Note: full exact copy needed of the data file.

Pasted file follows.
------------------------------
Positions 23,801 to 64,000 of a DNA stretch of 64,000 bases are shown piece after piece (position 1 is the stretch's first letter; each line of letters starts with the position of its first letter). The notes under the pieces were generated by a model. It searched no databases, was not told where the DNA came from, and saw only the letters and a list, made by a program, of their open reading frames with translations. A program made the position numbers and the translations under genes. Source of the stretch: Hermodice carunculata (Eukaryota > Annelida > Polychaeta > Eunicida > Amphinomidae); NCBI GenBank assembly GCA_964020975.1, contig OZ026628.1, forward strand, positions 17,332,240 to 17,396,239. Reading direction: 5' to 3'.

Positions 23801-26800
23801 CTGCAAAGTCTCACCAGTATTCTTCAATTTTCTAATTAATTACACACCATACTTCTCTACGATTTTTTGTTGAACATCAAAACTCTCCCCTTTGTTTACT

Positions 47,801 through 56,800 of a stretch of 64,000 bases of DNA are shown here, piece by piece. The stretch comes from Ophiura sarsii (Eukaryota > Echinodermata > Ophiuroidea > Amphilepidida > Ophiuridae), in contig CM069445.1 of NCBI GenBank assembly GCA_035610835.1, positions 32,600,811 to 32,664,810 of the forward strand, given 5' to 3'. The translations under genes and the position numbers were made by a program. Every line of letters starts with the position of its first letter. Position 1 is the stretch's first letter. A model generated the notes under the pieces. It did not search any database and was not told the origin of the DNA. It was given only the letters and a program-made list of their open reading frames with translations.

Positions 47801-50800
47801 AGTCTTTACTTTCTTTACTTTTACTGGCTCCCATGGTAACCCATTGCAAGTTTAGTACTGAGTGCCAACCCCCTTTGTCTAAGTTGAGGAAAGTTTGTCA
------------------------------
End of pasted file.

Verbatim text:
Positions 23,801 to 64,000 of a DNA stretch of 64,000 bases are shown piece after piece (position 1 is the stretch's first letter; each line of letters starts with the position of its first letter). The notes under the pieces were generated by a model. It searched no databases, was not told where the DNA came from, and saw only the letters and a list, made by a program, of their open reading frames with translations. A program made the position numbers and the translations under genes. Source of the stretch: Hermodice carunculata (Eukaryota > Annelida > Polychaeta > Eunicida > Amphinomidae); NCBI GenBank assembly GCA_964020975.1, contig OZ026628.1, forward strand, positions 17,332,240 to 17,396,239. Reading direction: 5' to 3'.

Positions 23801-26800
23801 CTGCAAAGTCTCACCAGTATTCTTCAATTTTCTAATTAATTACACACCATACTTCTCTACGATTTTTTGTTGAACATCAAAACTCTCCCCTTTGTTTACT

Positions 47,801 through 56,800 of a stretch of 64,000 bases of DNA are shown here, piece by piece. The stretch comes from Ophiura sarsii (Eukaryota > Echinodermata > Ophiuroidea > Amphilepidida > Ophiuridae), in contig CM069445.1 of NCBI GenBank assembly GCA_035610835.1, positions 32,600,811 to 32,664,810 of the forward strand, given 5' to 3'. The translations under genes and the position numbers were made by a program. Every line of letters starts with the position of its first letter. Position 1 is the stretch's first letter. A model generated the notes under the pieces. It did not search any database and was not told the origin of the DNA. It was given only the letters and a program-made list of their open reading frames with translations.

Positions 47801-50800
47801 AGTCTTTACTTTCTTTACTTTTACTGGCTCCCATGGTAACCCATTGCAAGTTTAGTACTGAGTGCCAACCCCCTTTGTCTAAGTTGAGGAAAGTTTGTCA